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March 29, 2005

Second round of super growth as offshore outsourcing goes mainstream

Several outsource providers are seeing their order books filling up once again with offshore projects destined for India and the Philippines. Datamonitor expects more than 127,000 new offshore outsourced call center agent positions (APs) to be added in the two countries over the coming five years. The US represents the vast majority of overseas demand, followed by the UK.

By CBR Staff Writer

While India continues to dominate the global offshore call center outsourcing landscape, the Philippines threatens to poach some activity as its own market grows in strength. Firms that have chosen to lock in shareholder value by tapping into the offshore labor arbitrage model via establishing in-house offshore (captive) centers, will look to deliver further returns, either by selling off their captive offshore operations or by outsourcing the processes to third parties – either large or local start up outsourcing service providers.

Over a quarter of a million new call center agent positions will be added in India and Philippines through 2009. Both India and the Philippines will see substantial growth in call centers now that US presidential elections are out of the way, allowing US and UK businesses to ramp up their offshore operations. The increasing diversity of industries present offshore will dilute the market share of early movers like financial services and communications.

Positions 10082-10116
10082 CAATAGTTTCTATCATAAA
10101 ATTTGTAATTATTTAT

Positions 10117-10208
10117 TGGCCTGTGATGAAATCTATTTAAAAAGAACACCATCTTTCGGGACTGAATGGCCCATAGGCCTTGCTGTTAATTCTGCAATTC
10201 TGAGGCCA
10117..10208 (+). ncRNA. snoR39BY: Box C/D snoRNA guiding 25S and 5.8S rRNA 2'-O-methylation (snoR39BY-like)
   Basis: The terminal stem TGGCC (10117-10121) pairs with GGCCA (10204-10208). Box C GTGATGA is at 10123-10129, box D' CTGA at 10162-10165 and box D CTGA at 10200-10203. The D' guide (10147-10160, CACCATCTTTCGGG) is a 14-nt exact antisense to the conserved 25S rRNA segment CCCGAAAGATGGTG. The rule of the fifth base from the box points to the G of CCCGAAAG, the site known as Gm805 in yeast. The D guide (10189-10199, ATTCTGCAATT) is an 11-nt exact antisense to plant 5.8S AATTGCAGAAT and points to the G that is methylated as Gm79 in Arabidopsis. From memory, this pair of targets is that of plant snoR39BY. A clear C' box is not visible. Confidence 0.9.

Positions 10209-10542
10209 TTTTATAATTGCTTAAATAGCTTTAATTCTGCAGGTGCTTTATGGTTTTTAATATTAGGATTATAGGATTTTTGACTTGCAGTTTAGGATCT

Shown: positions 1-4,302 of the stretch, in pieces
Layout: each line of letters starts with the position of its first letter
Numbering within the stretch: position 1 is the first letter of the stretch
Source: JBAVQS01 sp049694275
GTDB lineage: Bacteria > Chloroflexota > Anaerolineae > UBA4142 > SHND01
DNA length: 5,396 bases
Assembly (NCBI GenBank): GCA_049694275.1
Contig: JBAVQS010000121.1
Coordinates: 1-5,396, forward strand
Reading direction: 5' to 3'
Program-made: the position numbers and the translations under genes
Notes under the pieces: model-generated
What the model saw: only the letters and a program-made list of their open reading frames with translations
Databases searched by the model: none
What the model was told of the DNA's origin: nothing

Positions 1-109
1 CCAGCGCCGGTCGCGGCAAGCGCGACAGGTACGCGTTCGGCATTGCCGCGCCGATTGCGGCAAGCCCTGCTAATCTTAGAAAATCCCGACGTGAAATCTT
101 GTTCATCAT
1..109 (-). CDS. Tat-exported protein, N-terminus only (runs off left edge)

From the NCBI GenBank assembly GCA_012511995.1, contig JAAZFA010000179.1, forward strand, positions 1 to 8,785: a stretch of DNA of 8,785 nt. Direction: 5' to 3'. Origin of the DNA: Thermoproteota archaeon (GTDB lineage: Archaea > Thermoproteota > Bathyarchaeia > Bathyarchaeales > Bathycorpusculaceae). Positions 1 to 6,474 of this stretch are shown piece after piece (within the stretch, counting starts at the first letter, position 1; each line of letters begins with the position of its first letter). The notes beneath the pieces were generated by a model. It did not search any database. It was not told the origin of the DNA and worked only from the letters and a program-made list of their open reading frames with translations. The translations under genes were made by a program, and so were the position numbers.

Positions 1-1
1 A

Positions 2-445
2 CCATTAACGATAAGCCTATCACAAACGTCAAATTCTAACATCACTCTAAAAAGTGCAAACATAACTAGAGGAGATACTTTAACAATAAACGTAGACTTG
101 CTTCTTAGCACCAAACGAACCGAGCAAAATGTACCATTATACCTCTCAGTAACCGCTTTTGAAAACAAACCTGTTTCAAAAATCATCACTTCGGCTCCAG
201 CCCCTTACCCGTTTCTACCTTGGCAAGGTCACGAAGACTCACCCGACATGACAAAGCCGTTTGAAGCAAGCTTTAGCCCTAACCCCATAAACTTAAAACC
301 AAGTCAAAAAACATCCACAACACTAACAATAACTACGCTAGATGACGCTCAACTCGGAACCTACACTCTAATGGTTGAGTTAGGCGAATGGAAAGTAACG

Besides the attractions that India and the Philippines offer western firms in terms of low cost access to highly skilled call center and back-office staff, the two markets will also demonstrate substantial growth in their domestic call center markets. By 2009, close to 100,000 APs will be serving the Indian domestic market whilst the Philippines will have 21,600 APs.

Moreover, outsource providers are looking to increase their operational footprints around the globe whilst seeking to provide customers with a broader range of end-to-end solutions. Just 36% of the APs in India were offshore outsourced at the end of 2004 with the remainder located mainly in offshore in-house (captive) operations of big multinationals (MNCs).

However, by 2007, the tables will have turned in the outsourcers’ favor according to Datamonitor. Over the forecast period, new outsourced seats will outnumber captive ones by a factor of 10:1 in India and the outsourcers will continue to hold sway going forward. Just 12,000 net new captive seats will be added between now and 2009.

Datamonitor predicts that more firms are set to follow the likes of British Airways, Citibank, General Electric and HSBC, all firms that have spun off a part or all of their captive operations in India.

Outsource providers are competing to run entire customer processes for their clients, rather than merely the voice-based call center part. The fact that they are able to win this kind of work is testament to the efforts that have been placed on assuring quality control and improving call resolution rates in order to improve customer satisfaction over the past year or so.

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